The Private Finance Initiative is forcing doctors to work dangerously long hours
By George Monbiot. Published in the Guardian 27th May 1999.
Going without sleep for 24 hours, according to a paper published in Nature magazine, is roughly equivalent to drinking four pints of beer. Your responses are dulled, your intellect impaired, your sense of responsibility reduced. As a result, the hours worked by anyone whose lack of vigilance could be dangerous are strictly regulated: lorry drivers, for example, can be sacked immediately for spending too long at the wheel. There is just one exception to this eminently sensible rule. The only people encouraged to work around the clock are those charged with saving human lives.
This week, Britain’s junior doctors believed, the murderous hours they work were to have been brought under control. They had hoped that the European Working Time Directive, which insists that most workers clock off after a 48-hour week, would be swiftly extended to their profession. They reckoned without the tenacity of the British Government. It lobbied and cajoled the European Commission to endanger the lives of British patients for another 13 years. The first four will be the most hazardous, for no new limits at all will be imposed.
As a result, some hospital doctors will continue to work for up to 90 hours a week. They will remain so stressed, so shift-drunk that they will carry on making dreadful mistakes. The junior doctor who killed a baby last month by injecting her with 100 times the recommended dose of morphine is surely as much to be pitied as condemned. The Government argues that the long transition period is required to ensure that there are no staff shortages in Britain’s hospitals. This is true, as far as it goes. But it has told us only the beginning of the story.
Almost all the new hospitals being commissioned in Britain today are funded by means of the Private Finance Initiative: private companies build them, then rent them to the National Health Service. They also take care of the catering, cleaning and portering. By mobilising private capital, the government can open more hospitals than it could otherwise afford, and reduce the public sector borrowing requirement. By cutting the costs of peripheral services, it can plough more money into caring for patients.
That’s the theory, at any rate. In truth, the Private Finance Initiative is a false economy, designed, principally, to appease a corporate lobby desperate to exploit that part of the nation’s wealth still controlled by the state. Far from bringing private money into the health service, it will siphon health service money into the private sector.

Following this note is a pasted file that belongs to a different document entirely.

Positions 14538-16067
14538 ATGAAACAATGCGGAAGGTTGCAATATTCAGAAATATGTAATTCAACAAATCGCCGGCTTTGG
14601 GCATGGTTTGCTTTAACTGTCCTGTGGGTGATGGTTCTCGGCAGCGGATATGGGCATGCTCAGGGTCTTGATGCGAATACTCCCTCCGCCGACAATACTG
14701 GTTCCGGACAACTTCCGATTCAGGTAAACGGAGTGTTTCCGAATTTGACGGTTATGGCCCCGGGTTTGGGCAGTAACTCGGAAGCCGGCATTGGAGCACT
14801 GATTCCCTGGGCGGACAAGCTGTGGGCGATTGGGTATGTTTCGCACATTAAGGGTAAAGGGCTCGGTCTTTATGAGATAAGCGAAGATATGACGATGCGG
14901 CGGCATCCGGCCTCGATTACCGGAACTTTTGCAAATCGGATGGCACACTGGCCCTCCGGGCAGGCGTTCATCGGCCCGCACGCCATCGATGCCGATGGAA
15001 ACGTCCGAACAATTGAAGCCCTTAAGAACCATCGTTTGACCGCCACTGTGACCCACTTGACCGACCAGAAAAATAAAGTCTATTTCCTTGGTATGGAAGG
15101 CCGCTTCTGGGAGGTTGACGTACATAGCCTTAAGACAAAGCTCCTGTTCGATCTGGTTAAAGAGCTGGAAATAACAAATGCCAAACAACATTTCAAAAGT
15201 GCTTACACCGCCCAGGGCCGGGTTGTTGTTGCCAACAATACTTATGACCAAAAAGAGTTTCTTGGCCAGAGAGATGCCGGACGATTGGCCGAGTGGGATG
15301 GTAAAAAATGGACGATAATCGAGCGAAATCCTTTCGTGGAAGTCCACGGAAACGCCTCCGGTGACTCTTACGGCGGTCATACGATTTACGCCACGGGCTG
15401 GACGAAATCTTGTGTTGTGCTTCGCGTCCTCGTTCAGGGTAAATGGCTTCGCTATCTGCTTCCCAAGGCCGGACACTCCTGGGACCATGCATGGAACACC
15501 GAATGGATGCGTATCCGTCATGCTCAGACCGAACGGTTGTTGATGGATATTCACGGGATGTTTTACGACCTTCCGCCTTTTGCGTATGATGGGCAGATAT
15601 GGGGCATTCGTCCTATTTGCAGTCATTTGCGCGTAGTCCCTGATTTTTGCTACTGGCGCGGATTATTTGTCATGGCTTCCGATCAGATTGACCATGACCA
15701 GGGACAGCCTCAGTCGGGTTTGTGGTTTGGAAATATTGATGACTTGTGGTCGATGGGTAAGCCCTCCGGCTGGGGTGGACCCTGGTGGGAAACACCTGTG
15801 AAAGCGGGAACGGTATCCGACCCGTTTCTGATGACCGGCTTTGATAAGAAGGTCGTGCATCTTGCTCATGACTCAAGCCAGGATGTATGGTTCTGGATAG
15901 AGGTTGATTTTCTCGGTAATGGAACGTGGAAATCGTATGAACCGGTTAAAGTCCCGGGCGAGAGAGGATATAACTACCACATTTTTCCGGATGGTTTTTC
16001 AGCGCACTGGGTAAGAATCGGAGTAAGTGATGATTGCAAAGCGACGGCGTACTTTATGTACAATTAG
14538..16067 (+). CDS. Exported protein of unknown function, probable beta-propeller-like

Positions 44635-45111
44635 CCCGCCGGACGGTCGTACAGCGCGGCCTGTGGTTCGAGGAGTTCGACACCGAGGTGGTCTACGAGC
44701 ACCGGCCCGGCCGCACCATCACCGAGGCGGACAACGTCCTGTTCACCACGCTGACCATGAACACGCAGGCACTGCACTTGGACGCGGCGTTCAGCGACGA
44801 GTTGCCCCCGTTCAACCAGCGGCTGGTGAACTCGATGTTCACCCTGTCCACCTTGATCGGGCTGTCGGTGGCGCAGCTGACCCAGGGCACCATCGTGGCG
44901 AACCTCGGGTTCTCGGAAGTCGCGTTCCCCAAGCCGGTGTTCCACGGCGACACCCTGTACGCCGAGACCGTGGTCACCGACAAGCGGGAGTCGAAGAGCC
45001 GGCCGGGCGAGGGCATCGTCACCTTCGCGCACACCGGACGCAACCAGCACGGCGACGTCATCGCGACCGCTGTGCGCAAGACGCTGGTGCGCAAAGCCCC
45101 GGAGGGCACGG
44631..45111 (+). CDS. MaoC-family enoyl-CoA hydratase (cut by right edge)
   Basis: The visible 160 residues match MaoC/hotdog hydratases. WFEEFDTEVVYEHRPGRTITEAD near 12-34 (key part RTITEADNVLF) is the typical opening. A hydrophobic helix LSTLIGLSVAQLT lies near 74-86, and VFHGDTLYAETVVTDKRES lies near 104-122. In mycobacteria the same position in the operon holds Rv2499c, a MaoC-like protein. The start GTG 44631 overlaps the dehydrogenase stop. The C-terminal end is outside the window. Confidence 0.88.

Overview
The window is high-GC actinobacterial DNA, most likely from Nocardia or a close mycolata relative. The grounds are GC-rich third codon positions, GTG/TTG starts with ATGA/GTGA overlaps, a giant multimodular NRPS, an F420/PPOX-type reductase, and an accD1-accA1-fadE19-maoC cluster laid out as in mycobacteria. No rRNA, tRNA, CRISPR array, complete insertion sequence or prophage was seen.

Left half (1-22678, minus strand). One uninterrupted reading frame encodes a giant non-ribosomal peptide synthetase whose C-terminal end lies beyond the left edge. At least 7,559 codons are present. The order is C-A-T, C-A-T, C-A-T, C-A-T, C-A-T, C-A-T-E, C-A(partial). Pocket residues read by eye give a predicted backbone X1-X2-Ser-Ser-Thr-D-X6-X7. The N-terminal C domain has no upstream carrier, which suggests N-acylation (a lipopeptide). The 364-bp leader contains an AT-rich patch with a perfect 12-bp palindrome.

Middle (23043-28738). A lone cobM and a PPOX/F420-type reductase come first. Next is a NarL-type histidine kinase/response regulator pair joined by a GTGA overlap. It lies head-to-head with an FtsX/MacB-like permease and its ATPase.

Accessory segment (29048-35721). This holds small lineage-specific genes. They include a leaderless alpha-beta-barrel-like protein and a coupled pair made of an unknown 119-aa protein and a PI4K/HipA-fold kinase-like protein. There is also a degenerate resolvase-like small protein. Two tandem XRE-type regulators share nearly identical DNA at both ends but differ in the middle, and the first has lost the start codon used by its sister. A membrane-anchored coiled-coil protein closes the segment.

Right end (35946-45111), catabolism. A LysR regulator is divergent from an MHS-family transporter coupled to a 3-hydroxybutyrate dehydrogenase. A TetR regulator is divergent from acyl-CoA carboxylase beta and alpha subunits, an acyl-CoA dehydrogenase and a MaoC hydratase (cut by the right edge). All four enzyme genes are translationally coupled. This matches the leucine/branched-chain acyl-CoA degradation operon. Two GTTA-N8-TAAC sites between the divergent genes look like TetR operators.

Companies investing in the PFI require an annual return of around 12 or 14 per cent. This is supposed to come from two sources: the annual “surplus” the NHS pays to Treasury, and the contracts for non-clinical services. But the surplus amounts to just six per cent of NHS revenue, while the cleaning, catering and portering contracts appear to be able to generate only 3-4 per cent. The rest of the money has to come from the resources allocated to treating patients. The first ten privately financed hospitals to be completed, the British Medical Association calculates, will need an NHS subsidy of £220 million.
This means that both beds and services will have to be cut. Reducing bed numbers alone is achievable: better treatments and new technologies allow patients to be sent home earlier. But it is widely recognised that bed numbers can fall only if doctor numbers rise: a higher turnover of patients imposes a higher clinical and administrative burden on staff. But the NHS will not be able to afford the private companies’ fees unless it sheds staff as well as beds.
The Department of Health’s management consultants, Newchurch, calculate that for every £200 million spent under the Department’s PFI programme, 1000 clinical jobs will be lost. This estimate seems to lie broadly in line with other projections: a report for the Coventry and Warwickshire Health Authorities, for example, suggests that the £174 million Walsgrave Hospital project will result in the loss of 560 staff. The £180 million Edinburgh Royal Infirmary scheme will require the release of almost 900 doctors and nurses.
So how will patients be treated? There is no slack in the hospital system: Britain, according to the accountancy expert Dr Jean Shaoul, has the cheapest public hospitals in the industrial world. GPs’ surgeries and social services can’t absorb many of the extra patients, as they are already desperately overstretched. The Department of Health has no choice but to continue to overwork its staff.
Junior doctors are just the first of the PFI’s many sacrificial victims. The Private Finance Initiative will, eventually, strangle universal health provision, but not before some of the brightest young people in Britain have burnt themselves out trying to keep it alive.